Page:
22 September 2014

Security worries could hamper take-up of Paym P2P m-payments

28 April 2014  |  6839 views  |  21 Woman sitting in mall texting

Nearly half of Brits have no intention of using the bank-backed Paym person-to-person mobile payments service, which launches tomorrow, according to a survey from Consumer Intelligence.

Built under the Payments Council umbrella, Paym - pronounced pay-em - will allow registered users to make person-to-person and person-to-business payments from within their bank's app by simply using a mobile phone number as a proxy, without the need to disclose their sort code and account number.

The service will go live tomorrow for customers of Bank of Scotland, Barclays, Cumberland Building Society, Halifax, HSBC, Lloyds Bank, Santander and TSB. More banks will follow later in the year.

Consumer Intelligence's survey of 2051 current account holders shows that 25% intend to use the service, rising to 39% among 18 to 34 year olds. Another 28% are undecided.

But 47% say they will definitely not use Paym. Of these, 71% cite security concerns as the reason for their reluctance. More than a third are worried about what would happen if they lost their mobile phone and 32% are concerned about paying the wrong person or the wrong amount. Forty-two percent simply prefer traditional payment methods.

David Black, Consumer Intelligence, says: "Consumers can take a while to warm to new banking developments but it's clear that the banking industry has a job to do educate many of them that mobile payments are a safe and consumer-friendly development."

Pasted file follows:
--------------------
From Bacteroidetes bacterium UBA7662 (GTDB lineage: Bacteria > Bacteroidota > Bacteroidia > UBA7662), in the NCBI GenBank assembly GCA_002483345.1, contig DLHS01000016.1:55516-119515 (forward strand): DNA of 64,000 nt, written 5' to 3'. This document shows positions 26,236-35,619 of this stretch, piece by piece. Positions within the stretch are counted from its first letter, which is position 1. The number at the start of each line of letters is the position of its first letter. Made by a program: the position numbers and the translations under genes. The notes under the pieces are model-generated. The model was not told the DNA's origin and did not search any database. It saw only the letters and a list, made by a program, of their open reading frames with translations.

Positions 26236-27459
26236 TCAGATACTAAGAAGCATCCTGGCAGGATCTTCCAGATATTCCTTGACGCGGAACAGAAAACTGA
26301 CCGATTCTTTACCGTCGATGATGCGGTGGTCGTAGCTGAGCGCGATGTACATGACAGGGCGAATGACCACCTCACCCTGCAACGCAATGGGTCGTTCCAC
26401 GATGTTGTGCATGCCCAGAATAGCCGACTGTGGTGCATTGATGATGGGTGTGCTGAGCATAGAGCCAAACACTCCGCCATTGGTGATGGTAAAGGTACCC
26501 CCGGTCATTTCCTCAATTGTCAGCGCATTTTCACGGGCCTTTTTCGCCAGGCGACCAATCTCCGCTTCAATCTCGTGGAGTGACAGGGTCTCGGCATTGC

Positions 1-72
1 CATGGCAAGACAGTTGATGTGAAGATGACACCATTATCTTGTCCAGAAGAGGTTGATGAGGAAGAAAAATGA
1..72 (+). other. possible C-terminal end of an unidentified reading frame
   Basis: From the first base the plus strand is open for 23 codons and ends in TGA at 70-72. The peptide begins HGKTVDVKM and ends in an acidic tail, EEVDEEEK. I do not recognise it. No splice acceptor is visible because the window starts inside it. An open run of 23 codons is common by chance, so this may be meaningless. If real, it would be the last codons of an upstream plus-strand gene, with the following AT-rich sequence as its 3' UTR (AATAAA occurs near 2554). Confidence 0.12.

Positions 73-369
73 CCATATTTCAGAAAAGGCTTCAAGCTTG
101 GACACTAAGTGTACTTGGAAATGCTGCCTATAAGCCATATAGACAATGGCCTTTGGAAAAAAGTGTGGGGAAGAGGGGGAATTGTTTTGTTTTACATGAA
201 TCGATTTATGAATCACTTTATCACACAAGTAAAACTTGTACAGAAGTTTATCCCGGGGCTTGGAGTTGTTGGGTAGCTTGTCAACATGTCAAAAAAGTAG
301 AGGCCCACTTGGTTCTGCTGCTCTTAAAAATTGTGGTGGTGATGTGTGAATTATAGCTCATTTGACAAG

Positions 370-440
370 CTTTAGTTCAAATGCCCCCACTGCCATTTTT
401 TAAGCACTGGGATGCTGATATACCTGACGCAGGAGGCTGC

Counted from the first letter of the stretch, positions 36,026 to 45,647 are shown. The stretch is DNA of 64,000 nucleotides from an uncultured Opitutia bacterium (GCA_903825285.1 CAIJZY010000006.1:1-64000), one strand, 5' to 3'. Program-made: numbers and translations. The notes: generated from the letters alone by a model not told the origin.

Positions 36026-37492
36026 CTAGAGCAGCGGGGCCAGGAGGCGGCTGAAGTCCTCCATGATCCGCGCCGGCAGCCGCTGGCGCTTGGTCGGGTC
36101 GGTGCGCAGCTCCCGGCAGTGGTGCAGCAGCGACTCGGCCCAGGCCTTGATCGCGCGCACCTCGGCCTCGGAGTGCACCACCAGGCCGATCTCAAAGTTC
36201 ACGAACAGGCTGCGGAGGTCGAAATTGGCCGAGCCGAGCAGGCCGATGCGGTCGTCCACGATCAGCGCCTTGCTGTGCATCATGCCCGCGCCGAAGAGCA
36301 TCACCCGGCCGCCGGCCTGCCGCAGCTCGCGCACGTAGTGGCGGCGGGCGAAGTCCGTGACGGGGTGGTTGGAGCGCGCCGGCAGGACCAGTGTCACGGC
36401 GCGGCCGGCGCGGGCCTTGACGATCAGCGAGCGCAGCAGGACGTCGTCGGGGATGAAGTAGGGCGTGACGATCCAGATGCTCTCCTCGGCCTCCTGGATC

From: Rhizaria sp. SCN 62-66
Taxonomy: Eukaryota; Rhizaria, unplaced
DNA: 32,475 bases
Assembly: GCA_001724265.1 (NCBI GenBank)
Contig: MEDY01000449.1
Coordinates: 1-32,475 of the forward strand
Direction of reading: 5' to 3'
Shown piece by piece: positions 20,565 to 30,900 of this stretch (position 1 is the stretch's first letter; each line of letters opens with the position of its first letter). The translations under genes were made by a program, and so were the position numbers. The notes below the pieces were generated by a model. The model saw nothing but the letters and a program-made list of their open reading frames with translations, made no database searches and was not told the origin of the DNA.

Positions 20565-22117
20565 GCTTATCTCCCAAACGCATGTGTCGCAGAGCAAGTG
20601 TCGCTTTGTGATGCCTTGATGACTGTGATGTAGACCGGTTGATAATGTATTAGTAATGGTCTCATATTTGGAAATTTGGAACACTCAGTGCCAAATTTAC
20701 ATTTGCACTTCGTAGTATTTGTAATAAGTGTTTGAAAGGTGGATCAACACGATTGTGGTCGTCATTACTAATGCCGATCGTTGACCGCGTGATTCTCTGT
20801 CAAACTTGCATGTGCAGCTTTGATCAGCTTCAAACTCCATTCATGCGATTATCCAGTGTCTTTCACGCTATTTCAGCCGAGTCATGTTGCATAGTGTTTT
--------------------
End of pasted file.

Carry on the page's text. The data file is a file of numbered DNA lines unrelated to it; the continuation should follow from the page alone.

Comments: (21)

Alexander Peschkoff - TEDIPAY - London | 28 April, 2014, 12:21

That's funny. There is no Paym as such, it's a "red herring" -consumers will still be paying in exactly the same way as before. Hence, nothing changes, in a material way, from the security point of view. All Paym does (for now) is simplifies the payments process: use a mobile number instead of sort code and bank a/c.

On the practical note, there is a small inconvenience factor there: one can link his/her mobile phone number to just one bank account. Other than that, it's "business as usual" and (consumer confusion as usual too...)


Richard Sanders - ACI Worldwide - Watford | 28 April, 2014, 13:56

Interesting. I wonder how many of those surveyed were users on Barclays Pingit which has been very successful but stalled a little for non-Barclays customers because of the KYC requirements to join.

Gordon Young - www.promon.no - Camberley | 28 April, 2014, 17:05

I wonder how many of these Apps has been verified as having strong security against on device malware ... indications to date show many have weak security in this area

David Griffiths - gryffle - Hertford | 29 April, 2014, 05:30 I think I would be happy for friends and relatives to send money to my mobile number, as they already have it, but I would rather a stranger had my sort code and account number.
A Finextra member | 29 April, 2014, 07:53

If a stranger has your sort code and account number they can defraud you. Remember what happened to Jeremy Clarkson when he published his details in the SUN and challenged anyone to nick his cash. On the other hand, if someone steals your phone and uses it to send cash to themselves, the whole transaction can be traced immediately - there is no way you'd not be able to get your money back, and the thief would in all probability would be caught, since their own bank details are part of the chain.

I'll definitely use this service - when NatWest pull their finger out and join it!  

Alexander Peschkoff - TEDIPAY - London | 29 April, 2014, 08:17 Knowing bank details, one can set up fraudulent DD. With Paym, as anon pointed out, both parties are known (KYCed). The (slight) problem with Paym is different: if I know your phone number, I can get your name... It's a reverse lookup directory...
A Finextra member | 29 April, 2014, 09:05